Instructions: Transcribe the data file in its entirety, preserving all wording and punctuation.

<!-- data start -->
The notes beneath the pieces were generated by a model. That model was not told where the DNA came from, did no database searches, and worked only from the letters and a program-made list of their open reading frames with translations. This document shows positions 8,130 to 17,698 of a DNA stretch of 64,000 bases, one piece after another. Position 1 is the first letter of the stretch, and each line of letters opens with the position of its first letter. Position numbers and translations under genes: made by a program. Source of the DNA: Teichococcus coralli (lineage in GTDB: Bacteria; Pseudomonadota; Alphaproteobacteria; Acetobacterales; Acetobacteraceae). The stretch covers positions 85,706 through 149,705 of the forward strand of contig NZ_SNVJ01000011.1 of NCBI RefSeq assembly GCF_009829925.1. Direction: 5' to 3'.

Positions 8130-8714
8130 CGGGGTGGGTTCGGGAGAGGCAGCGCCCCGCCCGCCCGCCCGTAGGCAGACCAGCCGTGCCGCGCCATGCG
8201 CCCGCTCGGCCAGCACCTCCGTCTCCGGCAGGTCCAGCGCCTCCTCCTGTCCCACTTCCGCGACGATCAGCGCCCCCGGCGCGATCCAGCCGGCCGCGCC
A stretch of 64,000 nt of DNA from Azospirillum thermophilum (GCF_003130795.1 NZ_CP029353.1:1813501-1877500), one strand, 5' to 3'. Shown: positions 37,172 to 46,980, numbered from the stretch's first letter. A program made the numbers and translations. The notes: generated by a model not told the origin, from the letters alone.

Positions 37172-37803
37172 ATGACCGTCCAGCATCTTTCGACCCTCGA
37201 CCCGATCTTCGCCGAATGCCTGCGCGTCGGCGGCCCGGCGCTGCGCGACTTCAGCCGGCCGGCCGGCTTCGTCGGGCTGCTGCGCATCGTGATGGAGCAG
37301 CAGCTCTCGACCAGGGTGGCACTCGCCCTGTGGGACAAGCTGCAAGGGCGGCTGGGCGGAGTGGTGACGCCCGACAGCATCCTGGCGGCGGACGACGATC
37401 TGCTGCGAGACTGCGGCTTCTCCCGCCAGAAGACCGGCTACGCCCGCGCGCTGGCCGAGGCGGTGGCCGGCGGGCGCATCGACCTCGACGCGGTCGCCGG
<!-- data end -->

The notes beneath the pieces were generated by a model. That model was not told where the DNA came from, did no database searches, and worked only from the letters and a program-made list of their open reading frames with translations. This document shows positions 8,130 to 17,698 of a DNA stretch of 64,000 bases, one piece after another. Position 1 is the first letter of the stretch, and each line of letters opens with the position of its first letter. Position numbers and translations under genes: made by a program. Source of the DNA: Teichococcus coralli (lineage in GTDB: Bacteria; Pseudomonadota; Alphaproteobacteria; Acetobacterales; Acetobacteraceae). The stretch covers positions 85,706 through 149,705 of the forward strand of contig NZ_SNVJ01000011.1 of NCBI RefSeq assembly GCF_009829925.1. Direction: 5' to 3'.

Positions 8130-8714
8130 CGGGGTGGGTTCGGGAGAGGCAGCGCCCCGCCCGCCCGCCCGTAGGCAGACCAGCCGTGCCGCGCCATGCG
8201 CCCGCTCGGCCAGCACCTCCGTCTCCGGCAGGTCCAGCGCCTCCTCCTGTCCCACTTCCGCGACGATCAGCGCCCCCGGCGCGATCCAGCCGGCCGCGCC
A stretch of 64,000 nt of DNA from Azospirillum thermophilum (GCF_003130795.1 NZ_CP029353.1:1813501-1877500), one strand, 5' to 3'. Shown: positions 37,172 to 46,980, numbered from the stretch's first letter. A program made the numbers and translations. The notes: generated by a model not told the origin, from the letters alone.

Positions 37172-37803
37172 ATGACCGTCCAGCATCTTTCGACCCTCGA
37201 CCCGATCTTCGCCGAATGCCTGCGCGTCGGCGGCCCGGCGCTGCGCGACTTCAGCCGGCCGGCCGGCTTCGTCGGGCTGCTGCGCATCGTGATGGAGCAG
37301 CAGCTCTCGACCAGGGTGGCACTCGCCCTGTGGGACAAGCTGCAAGGGCGGCTGGGCGGAGTGGTGACGCCCGACAGCATCCTGGCGGCGGACGACGATC
37401 TGCTGCGAGACTGCGGCTTCTCCCGCCAGAAGACCGGCTACGCCCGCGCGCTGGCCGAGGCGGTGGCCGGCGGGCGCATCGACCTCGACGCGGTCGCCGG